Saturday, January 03, 2015

The shifting sands of camel herders

Manaram keeping an eye on his camels

Camels sit with their long limbs tucked under them or repose languidly on their sides, chewing their cud. A couple of calves, covered in soft curly wool, stand next to their mothers. They watch tractors drive by the dusty lane and women herd water buffaloes and goats. Children with hastily washed faces carry satchels to school.

I know I have arrived at my destination in Mundara, Pali district, Rajasthan.

I wait for Hajiram, the man I had come to see, in the courtyard, under the dappled shade of a banyan tree.

A young man emerges from the house, introducing himself as Baburam, Hajiram’s son. A camel rises quickly and awkwardly to its feet—one leg is hobbled. Baburam approaches it, slings a noose around its neck, and brings it to its knees. It brays loudly like a donkey, and raising its hairy tail, ejects copious amounts of jamun-shaped green droppings. The man grabs the animal’s snout and it screams as if it is being slaughtered. Its unsympathetic flock mates continue to chew the cud.

Baburam’s elderly father, Hajiram Dewasi, makes an appearance now. He splashes the camel’s ear with warm water, and squeezes and extracts white gobs of pus. After he applies a salve, his son releases the camel. It scrambles up on three legs and suspiciously watches the men examining the others.

The men tend to one with an infected foot and rub another with medicated oil. Ministrations done, Baburam begins milking a camel. It is perhaps the only dairy animal a man can milk standing upright. Surprisingly, he doesn’t bother to tie her legs or restrain her in any way. She stands placidly while her calf suckles on one side and the man milks her from the other. Tending to wounds and milking are a daily morning routine in every camel-herding household, unchanged for centuries.

Baburam pours some milk into a small steel bowl and offers it to me. It is warm, as if heated on fire. I savour it, trying to elicit every nuance of flavour, not distracted by the thick head of foam stuck to my upper lip. I can only detect a vague saltiness, and it tastes no different from cow’s milk. Later, I hear others describe camel milk as relaxing and addicting. Baburam takes the vessel into the house to make tea.

On any other day, this would be the cue for Hajiram to leave with his herd. But he has agreed to a delay of a few minutes to talk to me. Although in his sixties, he doesn’t seem the kind to sit still. He picks up two balls of camel wool yarn and settles down beside me on a charpoy. Throughout our conversation, he twirls a spindle, twisting two strands of wool into a sturdier yarn that will later be turned into a dhurrie.

Hajiram is dressed in the costume of his forefathers—white long-sleeved angarke, white dhoti, and gold ear hoops glinting in the light. An enormous, intricately wrapped maroon turban adds a touch of colour. Baburam looks like any other young man of this generation, dressed in a polo shirt and trousers. A gold wire looped through each earlobe is the only visible evidence of his Raika heritage.

Livestock herders Baburam and Hajiram belong to the Raika caste which specialises in rearing camels. I ask Hajiram how his community became so closely associated with these animals of the desert. Continuing to twirl the yarn, he tells me a story.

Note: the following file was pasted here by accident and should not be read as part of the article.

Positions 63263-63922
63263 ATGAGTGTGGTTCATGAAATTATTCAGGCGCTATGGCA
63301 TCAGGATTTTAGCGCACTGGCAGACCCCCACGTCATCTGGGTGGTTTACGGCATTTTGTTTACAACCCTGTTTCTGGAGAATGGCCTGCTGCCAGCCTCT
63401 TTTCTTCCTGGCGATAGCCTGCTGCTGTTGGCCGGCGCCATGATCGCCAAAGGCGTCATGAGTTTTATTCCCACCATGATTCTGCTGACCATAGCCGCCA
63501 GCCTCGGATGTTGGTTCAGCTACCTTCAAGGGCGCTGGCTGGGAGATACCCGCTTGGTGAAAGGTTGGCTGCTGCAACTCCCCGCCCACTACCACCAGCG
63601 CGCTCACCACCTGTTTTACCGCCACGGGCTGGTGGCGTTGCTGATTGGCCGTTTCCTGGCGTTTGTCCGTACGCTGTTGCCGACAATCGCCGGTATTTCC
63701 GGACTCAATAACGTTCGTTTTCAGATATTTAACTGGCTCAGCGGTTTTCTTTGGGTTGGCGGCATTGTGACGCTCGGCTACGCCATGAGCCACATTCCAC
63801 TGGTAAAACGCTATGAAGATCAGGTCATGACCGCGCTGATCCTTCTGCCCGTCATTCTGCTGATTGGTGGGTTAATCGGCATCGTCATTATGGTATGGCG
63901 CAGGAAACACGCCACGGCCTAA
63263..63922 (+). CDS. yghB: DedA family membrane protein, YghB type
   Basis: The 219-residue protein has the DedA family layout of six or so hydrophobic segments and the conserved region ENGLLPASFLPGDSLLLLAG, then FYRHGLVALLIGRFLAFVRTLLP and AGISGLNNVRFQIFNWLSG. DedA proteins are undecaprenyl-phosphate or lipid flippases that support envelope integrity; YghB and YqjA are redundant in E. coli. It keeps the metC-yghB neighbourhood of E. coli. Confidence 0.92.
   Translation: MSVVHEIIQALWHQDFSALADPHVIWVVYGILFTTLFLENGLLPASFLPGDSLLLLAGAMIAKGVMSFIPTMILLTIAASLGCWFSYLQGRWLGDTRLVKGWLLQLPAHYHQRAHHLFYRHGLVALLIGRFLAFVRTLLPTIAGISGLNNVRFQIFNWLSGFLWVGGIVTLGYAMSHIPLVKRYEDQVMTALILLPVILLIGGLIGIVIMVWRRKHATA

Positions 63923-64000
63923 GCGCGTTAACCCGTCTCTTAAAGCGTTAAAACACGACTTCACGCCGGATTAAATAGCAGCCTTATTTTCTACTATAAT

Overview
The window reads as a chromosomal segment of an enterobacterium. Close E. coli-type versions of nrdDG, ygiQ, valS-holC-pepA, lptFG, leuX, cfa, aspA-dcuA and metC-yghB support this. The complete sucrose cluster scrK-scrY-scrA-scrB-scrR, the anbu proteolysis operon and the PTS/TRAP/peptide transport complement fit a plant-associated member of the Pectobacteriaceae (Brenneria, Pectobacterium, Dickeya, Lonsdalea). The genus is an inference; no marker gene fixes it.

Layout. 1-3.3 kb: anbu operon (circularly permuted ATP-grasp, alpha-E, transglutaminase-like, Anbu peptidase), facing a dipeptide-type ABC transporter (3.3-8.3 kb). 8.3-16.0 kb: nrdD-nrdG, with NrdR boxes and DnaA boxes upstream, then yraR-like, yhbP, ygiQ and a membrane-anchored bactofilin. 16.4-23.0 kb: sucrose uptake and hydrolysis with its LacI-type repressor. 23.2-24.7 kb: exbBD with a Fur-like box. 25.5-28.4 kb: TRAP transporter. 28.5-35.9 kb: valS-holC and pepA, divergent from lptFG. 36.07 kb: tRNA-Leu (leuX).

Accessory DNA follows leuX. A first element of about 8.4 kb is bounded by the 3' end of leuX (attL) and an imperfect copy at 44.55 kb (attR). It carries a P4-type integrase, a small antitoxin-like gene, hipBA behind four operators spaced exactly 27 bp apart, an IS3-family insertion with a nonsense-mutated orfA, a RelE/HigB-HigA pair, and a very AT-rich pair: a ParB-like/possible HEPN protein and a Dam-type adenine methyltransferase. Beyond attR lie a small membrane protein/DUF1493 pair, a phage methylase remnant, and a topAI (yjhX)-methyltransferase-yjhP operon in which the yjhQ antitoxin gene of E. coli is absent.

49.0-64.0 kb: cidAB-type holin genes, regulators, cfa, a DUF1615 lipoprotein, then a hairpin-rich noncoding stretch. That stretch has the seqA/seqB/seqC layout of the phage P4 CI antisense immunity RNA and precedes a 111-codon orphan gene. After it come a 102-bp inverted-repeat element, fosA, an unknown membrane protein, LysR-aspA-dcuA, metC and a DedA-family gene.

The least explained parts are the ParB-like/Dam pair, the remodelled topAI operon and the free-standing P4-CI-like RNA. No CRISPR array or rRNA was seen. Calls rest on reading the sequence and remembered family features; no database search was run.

When Shiva was lost in meditation, his wife, Parvati, grew bored. She fashioned an animal with five legs out of sediment from a pond. When Shiva finished his meditation, she asked him to give the figurine life. The animal couldn’t walk forward or backward. So he folded one leg over its back and that’s how the camel got its hump.

The animal started running, and Parvati grew tired chasing after it. She said she needed a man to do the job. So Shiva rolled dirt off his body and fashioned the world’s first Raika.

But did Shiva set the Raika down in Baluchistan? Historians think the community probably moved eastwards to India with Muslim warriors in the 10th century. Rajput rulers, notably the maharajas of Bikaner, Jodhpur, Udaipur and Alwar, employed some to manage their camel breeding operations and camel cavalry. Other Raika had their own breeding herds.

Traditionally, the Raika didn’t trade female camels; it was taboo. The only time they changed hands was during weddings, when they accompanied brides to their new homes. Nor did the vegetarian pastoralists sell camels for meat. Although camel milk tasted just fine, the herders didn’t sell that either. Trade in male calves as draft animals underpinned the entire economy of camel herding.

Raika herders walk for days with their camels to reach Pushkar

Hajiram’s family owned about 100 camels three decades ago, but now it has only 50. Besides the 10 snorting and braying impatiently outside in the courtyard, the rest live in Latara with another camel breeder.

Hajiram grazes his camels on the outskirts of Mundara village for up to 12 hours a day for most of the year. They browse on trees in village pastures and on crop stalks left over from the harvest in fallow fields. In exchange, their nutrient-rich droppings fertilise the soil. Once the rains begin in June, farmers plant crops and camels are not welcome. Pastoralists with their sheep, goats, cows, and camels migrate to Kumbhalgarh Wildlife Sanctuary in the Aravalli hill range. But for the past four decades, livestock is prohibited from the reserve and trespassers are fined. The loss of critical summer grazing grounds hits the Raika hard.

Baburam says, “Camels don’t eat grass. They eat leaves, even neem leaves. That’s why camel milk is like medicine. Camels don’t compete with any other animal as nothing else eats leaves. We tried very hard to make the forest people understand, but they don’t listen to us. We’ve become criminals. Our samaj went to Jaipur and to Delhi (to meet politicians), but that didn’t make any difference.”

For centuries, the Raika traditionally relied on the forest four months of the year, and they continue to use it on the sly. Baburam says, “In our village alone, there are 150 camels. Where else can we go? Other villages also have the same difficulties.”

The camel has been an iconic symbol of Rajasthan for decades, but it was declared the state animal only on June 30 this year. I ask, “Has that elevated status not made a difference?”